JUBA , SOUTH SUDAN – The first batch of COVID-19 vaccines arrived in South Sudan’s Juba International Airport on Thursday. The 132,000 doses of the AstraZeneca vaccine will be offered first to health care workers, including doctors and nurses, along with other vulnerable groups.
South Sudan Health Minister Elizabeth Achuil said 732,000 additional doses are scheduled to arrive over the next few months through the support of the COVAX facility, a global partnership made up of a coalition that includes the Vaccine Alliance, UNICEF and the World Health Organization. COVAX was established to ensure that all countries can equitably access COVID-19 vaccines.
Achuil said the AstraZeneca shipment is a milestone for South Sudan.
“The COVID-19 vaccine will help us to protect our population against the COVID infections and prepare for a return to a normal life. We are grateful to all partners for their support in facilitating the arrival of the vaccines in our country,” she told reporters at Juba International Airport.
A COVID-19 vaccination campaign will kick off across the country next week, according to Hamida Lasseko, the UNICEF representative for South Sudan.
“It is very important that the government has decided to start with the health workers, who are the front-line workers, because they are the ones to be safe so as to continue with delivering health services,” Lasseko said.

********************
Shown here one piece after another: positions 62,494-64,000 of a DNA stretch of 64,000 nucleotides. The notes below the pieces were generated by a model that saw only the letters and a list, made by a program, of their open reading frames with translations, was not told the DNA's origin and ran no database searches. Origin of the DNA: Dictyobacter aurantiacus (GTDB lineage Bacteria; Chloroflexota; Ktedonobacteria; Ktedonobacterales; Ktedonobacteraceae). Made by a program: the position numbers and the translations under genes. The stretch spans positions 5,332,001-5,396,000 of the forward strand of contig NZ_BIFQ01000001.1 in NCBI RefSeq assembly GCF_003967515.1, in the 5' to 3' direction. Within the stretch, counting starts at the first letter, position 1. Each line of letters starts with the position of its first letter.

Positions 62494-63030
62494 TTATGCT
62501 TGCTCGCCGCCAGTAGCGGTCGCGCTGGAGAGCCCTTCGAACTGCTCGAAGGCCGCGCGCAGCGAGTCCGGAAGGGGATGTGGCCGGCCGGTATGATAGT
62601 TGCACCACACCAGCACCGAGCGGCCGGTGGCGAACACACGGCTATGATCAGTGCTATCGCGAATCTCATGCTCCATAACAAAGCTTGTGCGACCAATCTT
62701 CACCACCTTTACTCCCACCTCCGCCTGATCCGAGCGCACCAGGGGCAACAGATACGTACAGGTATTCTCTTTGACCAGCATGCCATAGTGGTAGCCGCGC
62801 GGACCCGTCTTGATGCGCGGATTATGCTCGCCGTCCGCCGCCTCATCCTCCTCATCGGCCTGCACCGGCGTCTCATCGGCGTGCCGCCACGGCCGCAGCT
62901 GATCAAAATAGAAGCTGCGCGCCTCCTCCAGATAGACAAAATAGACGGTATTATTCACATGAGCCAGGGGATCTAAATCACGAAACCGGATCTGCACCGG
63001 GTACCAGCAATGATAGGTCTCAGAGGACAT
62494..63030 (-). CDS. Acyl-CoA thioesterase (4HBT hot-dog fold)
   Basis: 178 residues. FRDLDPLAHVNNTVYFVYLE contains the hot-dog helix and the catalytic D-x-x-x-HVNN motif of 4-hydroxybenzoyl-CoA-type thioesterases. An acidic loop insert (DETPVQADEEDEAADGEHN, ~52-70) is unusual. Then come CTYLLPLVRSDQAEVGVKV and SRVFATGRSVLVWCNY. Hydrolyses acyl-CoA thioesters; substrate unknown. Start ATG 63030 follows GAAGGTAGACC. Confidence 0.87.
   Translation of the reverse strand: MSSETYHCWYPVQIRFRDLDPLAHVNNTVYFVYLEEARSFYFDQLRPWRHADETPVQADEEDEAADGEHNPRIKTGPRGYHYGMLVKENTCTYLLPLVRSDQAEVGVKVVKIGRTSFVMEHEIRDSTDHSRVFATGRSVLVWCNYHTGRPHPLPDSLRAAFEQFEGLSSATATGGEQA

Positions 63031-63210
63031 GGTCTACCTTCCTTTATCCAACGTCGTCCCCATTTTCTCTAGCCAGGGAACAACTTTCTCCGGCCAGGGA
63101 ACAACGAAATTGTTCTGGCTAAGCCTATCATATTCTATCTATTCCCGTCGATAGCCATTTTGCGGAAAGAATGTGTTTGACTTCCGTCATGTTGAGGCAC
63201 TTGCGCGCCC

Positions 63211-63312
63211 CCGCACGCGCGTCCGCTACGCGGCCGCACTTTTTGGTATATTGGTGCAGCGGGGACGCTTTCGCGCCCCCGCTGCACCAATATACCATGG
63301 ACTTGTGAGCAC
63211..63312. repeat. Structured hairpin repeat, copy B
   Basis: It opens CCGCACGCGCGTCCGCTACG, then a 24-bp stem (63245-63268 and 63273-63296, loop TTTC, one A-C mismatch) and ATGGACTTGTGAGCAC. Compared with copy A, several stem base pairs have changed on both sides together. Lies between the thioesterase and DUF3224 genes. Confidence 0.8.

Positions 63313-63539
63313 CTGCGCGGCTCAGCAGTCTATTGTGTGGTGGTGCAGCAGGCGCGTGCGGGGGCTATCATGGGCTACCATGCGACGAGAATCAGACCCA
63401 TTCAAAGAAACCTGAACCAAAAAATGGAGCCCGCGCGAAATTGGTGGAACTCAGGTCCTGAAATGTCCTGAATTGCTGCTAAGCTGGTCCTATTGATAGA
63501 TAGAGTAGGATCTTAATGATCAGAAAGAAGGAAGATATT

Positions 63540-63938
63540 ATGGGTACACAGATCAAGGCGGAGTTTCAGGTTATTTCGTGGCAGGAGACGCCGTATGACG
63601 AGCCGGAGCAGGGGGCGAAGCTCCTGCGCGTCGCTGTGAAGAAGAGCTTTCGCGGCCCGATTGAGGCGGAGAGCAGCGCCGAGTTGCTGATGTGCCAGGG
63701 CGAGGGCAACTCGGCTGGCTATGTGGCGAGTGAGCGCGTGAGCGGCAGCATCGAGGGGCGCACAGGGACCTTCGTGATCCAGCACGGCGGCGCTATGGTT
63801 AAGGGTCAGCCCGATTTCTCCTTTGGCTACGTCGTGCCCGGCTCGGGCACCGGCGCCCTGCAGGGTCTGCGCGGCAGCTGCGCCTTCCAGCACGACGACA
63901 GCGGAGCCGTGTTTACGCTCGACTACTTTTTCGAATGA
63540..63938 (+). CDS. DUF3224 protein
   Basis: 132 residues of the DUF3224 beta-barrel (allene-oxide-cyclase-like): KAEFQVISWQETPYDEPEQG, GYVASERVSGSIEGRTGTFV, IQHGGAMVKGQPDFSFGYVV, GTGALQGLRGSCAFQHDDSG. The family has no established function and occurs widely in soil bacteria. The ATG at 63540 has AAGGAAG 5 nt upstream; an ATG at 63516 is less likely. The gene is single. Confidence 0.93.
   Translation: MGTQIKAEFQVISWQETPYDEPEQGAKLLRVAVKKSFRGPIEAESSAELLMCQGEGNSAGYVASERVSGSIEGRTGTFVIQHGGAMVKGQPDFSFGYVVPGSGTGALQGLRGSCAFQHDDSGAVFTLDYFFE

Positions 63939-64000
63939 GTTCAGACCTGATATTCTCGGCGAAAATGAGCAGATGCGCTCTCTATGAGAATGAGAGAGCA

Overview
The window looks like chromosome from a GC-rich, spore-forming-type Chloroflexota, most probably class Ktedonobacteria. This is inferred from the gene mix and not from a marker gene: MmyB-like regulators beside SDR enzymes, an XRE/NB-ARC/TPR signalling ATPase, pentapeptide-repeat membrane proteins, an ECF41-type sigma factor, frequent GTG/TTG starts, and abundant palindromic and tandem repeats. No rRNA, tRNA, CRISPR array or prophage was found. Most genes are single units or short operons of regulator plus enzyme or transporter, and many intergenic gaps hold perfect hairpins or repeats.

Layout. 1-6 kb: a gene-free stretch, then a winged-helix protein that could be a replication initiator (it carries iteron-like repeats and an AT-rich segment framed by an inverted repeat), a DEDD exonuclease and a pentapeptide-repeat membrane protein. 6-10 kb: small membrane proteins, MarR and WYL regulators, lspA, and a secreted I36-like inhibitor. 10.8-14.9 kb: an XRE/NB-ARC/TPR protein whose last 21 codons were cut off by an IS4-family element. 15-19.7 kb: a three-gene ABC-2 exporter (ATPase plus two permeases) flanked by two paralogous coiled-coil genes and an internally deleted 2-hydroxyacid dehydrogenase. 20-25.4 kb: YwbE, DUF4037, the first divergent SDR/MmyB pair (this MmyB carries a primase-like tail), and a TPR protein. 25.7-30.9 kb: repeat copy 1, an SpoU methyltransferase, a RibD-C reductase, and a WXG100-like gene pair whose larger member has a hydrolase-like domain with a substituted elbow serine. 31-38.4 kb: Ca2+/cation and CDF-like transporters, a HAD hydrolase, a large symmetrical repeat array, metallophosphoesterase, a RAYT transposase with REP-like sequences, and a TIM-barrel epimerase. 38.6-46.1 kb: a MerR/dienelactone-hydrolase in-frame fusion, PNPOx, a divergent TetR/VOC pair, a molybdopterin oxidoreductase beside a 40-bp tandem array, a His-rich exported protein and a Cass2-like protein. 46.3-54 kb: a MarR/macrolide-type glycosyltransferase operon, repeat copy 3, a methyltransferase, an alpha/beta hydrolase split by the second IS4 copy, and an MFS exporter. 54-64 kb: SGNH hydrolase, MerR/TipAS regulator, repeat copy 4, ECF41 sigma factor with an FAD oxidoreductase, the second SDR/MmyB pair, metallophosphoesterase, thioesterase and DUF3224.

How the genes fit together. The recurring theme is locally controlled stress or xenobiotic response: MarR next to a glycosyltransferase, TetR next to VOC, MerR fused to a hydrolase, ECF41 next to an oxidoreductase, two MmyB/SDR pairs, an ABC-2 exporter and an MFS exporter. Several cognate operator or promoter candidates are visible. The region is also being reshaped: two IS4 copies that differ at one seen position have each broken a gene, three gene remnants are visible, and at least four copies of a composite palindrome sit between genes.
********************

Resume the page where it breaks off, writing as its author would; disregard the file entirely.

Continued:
German Ambassador to South Sudan Manuel Muller, who represented the donor community at Juba International Airport to receive the vaccine doses, said South Sudan is one of 140 countries that will benefit from the COVAX initiative by the end of May.
“Our goal is that everyone in the world can have access to the required vaccine. That is what we mean when we say the vaccine against COVID-19 must be a common goal. People in the developing countries also have the right to a vaccine that has been tested safely, thoroughly and transparently,” Muller said.
COVAX has secured more than 3 billion doses of vaccines that can cover at least one-third of the global population in 2021, according to Muller.
The AstraZeneca vaccine requires two doses to ensure optimal immune response against the virus. The doses will be provided on a voluntary basis and free of charge in South Sudan.
Confidence in the AstraZeneca vaccine had plunged across Europe after recent reports that a small number of recipients had developed unusual blood clots amid a coronavirus wave on the continent.
In France, Germany, Italy and Spain, polling shows more people now believe the vaccine is unsafe, compared with those who think it is safe. That is a major setback to a shot that remains Europe’s best hope for saving lives.
Millions of doses have been sitting unused in refrigerators across the continent, with doctors reporting some people canceling appointments for injections over fears about side effects.
In South Sudan, health experts say people should still wear face masks and practice other preventative measures, said Dr. Fabian Ndenzako, World Health Organization representative for South Sudan.
“I would like to emphasize that if the vaccine starts to roll out around the world, they should complement, not replace, the proven public measures such as wearing masks, physical distancing, ventilation and hand hygiene, alongside robust programs to test, trace, isolate and treat,” Ndenzako told South Sudan in Focus.
More than 15 African countries received COVID-19 vaccines in recent weeks.